Government plans shark trade ban
Written By : ILIESA TORA. The alarming decline in shark population and the new trends in shark tourism are two factors that have prompted Government to work on placing a blanket ban on shark trade.
It plans to ban the sale of shark fin and other products derived from sharks caught in Fiji waters.
Department of Fisheries and Forests Permanent Secretary Commander Viliame Naupoto confirmed that a review of Fiji’s fisheries laws would include a ban on the trade of shark fins and products.
The review and new policy will be based on the turtle review and policy, with the only difference being that shark meat can still be eaten locally.
“We want to ban all trade of shark products in Fiji, in order to conserve this species. “Commander Naupoto said.
“We are reviewing the fisheries management law and in it we want to incorporate the ban of all shark meat and products in Fiji, especially the trade of shark fins.”
Commander Naupoto said the emerging market in shark tourism had huge potential in Fiji.
“Due to the emerging new trends in shark tourism in the country, sharks are more valuable to us alive than dead,” he said.
Beqa Adventure Divers director and shark conservationist Mike Neumann highlighted that their divers generated about $3 million in direct and indirect revenue that were all invested in Fiji.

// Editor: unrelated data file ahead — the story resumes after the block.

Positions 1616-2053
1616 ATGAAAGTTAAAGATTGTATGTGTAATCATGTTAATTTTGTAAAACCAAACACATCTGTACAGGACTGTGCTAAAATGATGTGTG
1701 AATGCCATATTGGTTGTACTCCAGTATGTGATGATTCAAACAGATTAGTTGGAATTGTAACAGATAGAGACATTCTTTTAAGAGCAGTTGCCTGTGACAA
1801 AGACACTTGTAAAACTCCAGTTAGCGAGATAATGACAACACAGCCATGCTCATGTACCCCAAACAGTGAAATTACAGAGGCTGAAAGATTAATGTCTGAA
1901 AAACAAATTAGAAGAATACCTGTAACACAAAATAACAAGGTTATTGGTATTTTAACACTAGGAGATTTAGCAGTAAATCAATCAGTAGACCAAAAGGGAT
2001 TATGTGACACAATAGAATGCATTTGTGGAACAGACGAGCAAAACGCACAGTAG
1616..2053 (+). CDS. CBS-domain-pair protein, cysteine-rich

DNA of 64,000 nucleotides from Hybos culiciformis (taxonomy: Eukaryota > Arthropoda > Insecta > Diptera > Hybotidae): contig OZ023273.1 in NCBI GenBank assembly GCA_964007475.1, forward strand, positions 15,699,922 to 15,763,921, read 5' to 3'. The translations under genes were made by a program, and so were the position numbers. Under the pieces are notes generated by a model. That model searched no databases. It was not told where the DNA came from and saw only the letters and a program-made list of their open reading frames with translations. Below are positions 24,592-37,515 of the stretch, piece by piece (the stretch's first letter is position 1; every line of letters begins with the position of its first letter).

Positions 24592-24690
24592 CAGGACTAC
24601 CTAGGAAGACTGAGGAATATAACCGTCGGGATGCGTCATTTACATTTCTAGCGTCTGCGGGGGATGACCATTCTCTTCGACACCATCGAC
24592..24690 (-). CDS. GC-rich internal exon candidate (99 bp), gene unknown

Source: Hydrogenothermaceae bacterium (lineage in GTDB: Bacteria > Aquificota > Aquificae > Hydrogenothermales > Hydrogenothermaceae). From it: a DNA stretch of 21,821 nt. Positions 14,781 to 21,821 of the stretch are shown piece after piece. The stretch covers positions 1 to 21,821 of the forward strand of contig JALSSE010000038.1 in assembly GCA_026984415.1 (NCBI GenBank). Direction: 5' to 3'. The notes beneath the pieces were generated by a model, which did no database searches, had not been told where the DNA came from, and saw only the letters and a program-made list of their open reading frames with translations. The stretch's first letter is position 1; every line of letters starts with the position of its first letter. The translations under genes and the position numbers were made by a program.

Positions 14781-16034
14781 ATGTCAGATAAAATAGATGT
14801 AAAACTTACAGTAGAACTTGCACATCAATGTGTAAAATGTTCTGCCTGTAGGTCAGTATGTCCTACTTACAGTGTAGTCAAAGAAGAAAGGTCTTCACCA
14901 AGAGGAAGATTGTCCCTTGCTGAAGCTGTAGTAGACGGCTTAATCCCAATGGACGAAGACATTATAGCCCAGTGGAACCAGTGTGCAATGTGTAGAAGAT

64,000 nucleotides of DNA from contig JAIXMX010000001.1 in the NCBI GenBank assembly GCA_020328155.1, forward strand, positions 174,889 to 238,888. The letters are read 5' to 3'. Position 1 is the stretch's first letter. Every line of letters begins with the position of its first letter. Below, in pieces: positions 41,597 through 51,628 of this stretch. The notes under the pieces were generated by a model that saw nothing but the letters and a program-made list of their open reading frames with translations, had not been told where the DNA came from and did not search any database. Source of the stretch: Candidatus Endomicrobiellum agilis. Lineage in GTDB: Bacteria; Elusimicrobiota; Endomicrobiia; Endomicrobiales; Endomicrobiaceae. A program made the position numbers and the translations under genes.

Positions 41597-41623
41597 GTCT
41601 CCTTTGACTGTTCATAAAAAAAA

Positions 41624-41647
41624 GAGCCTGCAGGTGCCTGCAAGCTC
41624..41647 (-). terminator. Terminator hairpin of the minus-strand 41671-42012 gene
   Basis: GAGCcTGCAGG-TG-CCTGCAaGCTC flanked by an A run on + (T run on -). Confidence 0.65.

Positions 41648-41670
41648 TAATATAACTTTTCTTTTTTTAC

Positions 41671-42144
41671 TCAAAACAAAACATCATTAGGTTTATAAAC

“It has been shown that divers will prefer and pay a premium for destinations where they are likely to encounter sharks,” Mr Neumann said.
“Every tourist coming to Fiji, does so because of Fiji’s pristine marine environment.
If Fiji’s oceans die, the tourists will go somewhere else where the sea is not depleted.
They have a choice – we do not, we will end up losing an industry that contributes to 55 per cent of Fiji’s GDP.
If Fiji protects sharks, it will over time have a huge competitive advantage over other island states that do not.”
Commander Naupoto said the proposed ban would only affect trade and did not stop villagers from consuming shark meat.
Results of the review of the fisheries law will be submitted to Cabinet.
“Our paper should go to Cabinet with the intention of protecting sharks, we have circulated the paper once and it is in to its second circulation,” Commander Naupoto said.